Have you ever wondered what ‘sustainable' or ‘ethically sourced’ actually means when it comes to diamonds and colored gemstones? You’re not alone! The jewelry industry itself has been mired in contradiction over the exact definition of many oft-used jewelry terms.
To create a more unified language, a group of industry experts joined forces to define the most ambiguous, commonly used (and misused) terms in the jewelry trade. Enter: The Jewelry Glossary Project.
What is the Jewelry Glossary Project?
The Jewelry Glossary Project's goal is to create universally accepted definitions so that consumers, jewelers, dealers, goldsmiths, and designers can start speaking the same language.
The first ten definitions are: ethical, recycled, post-consumer recycled, pre-consumer recycled, sustainability, conflict-free diamond, Fairmined, Fairtrade, Fair Trade Certified, and fair trade (see the definitions below!)
"The project was launched to increase transparency throughout the supply chain, by building consensus on definitions for key terms and creating accountability for their usage." – The Jewelry Glossary Project
Why is this project so important?
When you buy an ‘ethically sourced’ gemstone, your assumption may be that no harm was done in the sourcing and extraction of that stone. And another customer’s impression of that label might be totally different.
The same goes for sustainability, conflict-free diamonds, and many other terms that buyers assume have universal meanings. The truth is though, jewelers and manufacturers can choose to attribute any meaning to those claims since there are no agreed-upon definitions. The Jewelry Glossary Project is a great step towards eliminating some of this murkiness and creating a more transparent, accountable, and unified jewelry world.
This is so important to us: that consumers can feel confident knowing what claims actually mean and that they’re buying items aligned with their own personal ethos. It’s why we partner with gemstone dealers who take responsible and ethical sourcing seriously.
One of our trusted gemstone dealers is Jared Holstein - a founding member (and author) of The Jewelry Glossary Project. We have a whole blog with Jared, where we chat about the social & environmental aspects of gemstone mining, why he loves antique stones, and why post-consumer recycled diamonds are the most environmentally sustainable choice.
Keep reading for the first ten definitions created by The Jewelry Glossary Project. Visit the Jewelry Glossary Project site for extra notes and more context on each definition. "We focused on these ten terms because we noticed them being used prevalently and with widely differing meanings…”– The Jewelry Glossary Project
Guided by principles that facilitate environmental and human well-being and avoid practices that do harm.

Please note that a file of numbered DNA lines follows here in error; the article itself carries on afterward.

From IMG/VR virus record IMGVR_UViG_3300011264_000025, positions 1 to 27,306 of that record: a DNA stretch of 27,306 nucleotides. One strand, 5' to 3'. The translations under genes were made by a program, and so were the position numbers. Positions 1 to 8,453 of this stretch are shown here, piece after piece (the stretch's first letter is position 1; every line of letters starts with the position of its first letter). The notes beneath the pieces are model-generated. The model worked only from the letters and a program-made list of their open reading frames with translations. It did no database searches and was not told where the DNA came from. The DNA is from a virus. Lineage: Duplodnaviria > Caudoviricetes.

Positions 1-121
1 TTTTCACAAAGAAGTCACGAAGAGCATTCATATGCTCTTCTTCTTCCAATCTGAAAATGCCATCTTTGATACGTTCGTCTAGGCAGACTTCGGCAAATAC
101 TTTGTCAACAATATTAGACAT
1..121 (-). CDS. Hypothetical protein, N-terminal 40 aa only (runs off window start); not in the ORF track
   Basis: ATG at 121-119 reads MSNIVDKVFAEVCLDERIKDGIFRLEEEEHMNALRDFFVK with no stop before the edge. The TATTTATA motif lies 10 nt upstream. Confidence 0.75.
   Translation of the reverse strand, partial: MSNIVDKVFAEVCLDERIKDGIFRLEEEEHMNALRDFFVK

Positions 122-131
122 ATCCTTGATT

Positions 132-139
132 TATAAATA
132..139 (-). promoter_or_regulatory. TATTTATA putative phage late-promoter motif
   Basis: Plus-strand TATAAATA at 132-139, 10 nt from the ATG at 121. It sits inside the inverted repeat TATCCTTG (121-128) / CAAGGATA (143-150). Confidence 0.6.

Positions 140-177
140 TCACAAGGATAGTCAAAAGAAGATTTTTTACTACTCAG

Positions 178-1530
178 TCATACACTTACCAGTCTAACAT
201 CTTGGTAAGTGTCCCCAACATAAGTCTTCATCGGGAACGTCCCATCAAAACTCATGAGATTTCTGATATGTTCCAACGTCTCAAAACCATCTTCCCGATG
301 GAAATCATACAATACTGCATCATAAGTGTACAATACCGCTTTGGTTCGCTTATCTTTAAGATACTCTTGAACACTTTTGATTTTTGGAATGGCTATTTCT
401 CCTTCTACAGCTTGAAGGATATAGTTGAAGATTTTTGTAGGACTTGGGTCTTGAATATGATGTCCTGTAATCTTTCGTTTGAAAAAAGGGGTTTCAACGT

A term applied to metals and gemstones purchased or used by consumers (post-consumer), or are a byproduct of manufacturing (pre-consumer) or finished goods that were never in circulation (pre-consumer) that are reused in the manufacturing of new products. Bullion containing any non-recycled metal or manufacturing byproduct reintroduced back into the same production line are not recycled.
Materials such as metals and gemstones recovered from used consumer products for reuse in new products.
Recovered material byproducts of manufacturing or materials reclaimed from uncirculated consumer goods used to make new products.
Practices that protect environmental integrity and promote human health in the sourcing, production, sale, and distribution of jewelry.
A diamond purportedly free of conflict as described by the narrow definition of ‘conflict diamond’ in the Kimberley Process Certification Scheme (KPCS). The KPCS definition of ‘conflict diamond’ does not include commonly accepted types of conflict found in diamond sourcing, production, and trading.
Fair Trade Certified
A label applied to products by U.S. non-profit organization Fair Trade USA. As of 2019, there are no Fair Trade Certified jewelry-related products.
A label applied to gold and silver that is sourced exclusively from artisanal and small-scale mining organizations that meet the requirements of the Fairmined Standard written by the Alliance for Responsible Mining (ARM). This standard attempts to improve trading conditions and environmental sustainability for producers in developing countries.
fair trade/Fair Trade
Fair trade is a general term that can be used by anyone, and claims are not verified via third-party auditors referencing a standard. General fair trade principles can, but don’t necessarily, include helping producers in developing countries achieve better environmental, health, safety and socioeconomic conditions. Products described as “fair trade” or “Fair Trade” are not associated with Fairtrade International or Fair Trade USA.
A label applied to products that are third-party certified against standards created by FLOcert (Fairtrade Labeling Organizations International), the certification body of Fairtrade International. This standard attempts to improve trading conditions and environmental sustainability for producers in developing countries. As of 2019, gold and silver are the only Fairtrade jewelry-related products.
What does the Future hold for the Jewelry Glossary Project?
After presenting the first ten definitions at last year’s Jewelry Industry Summit, the members discussed expanding the list to include: transparency, traceability, social responsibility/corporate responsibility, economic sustainability, social sustainability and environmental sustainability.
The Jewelry Glossary Project team will be working to include these definitions as time and resources allow between their regular businesses. Stay tuned!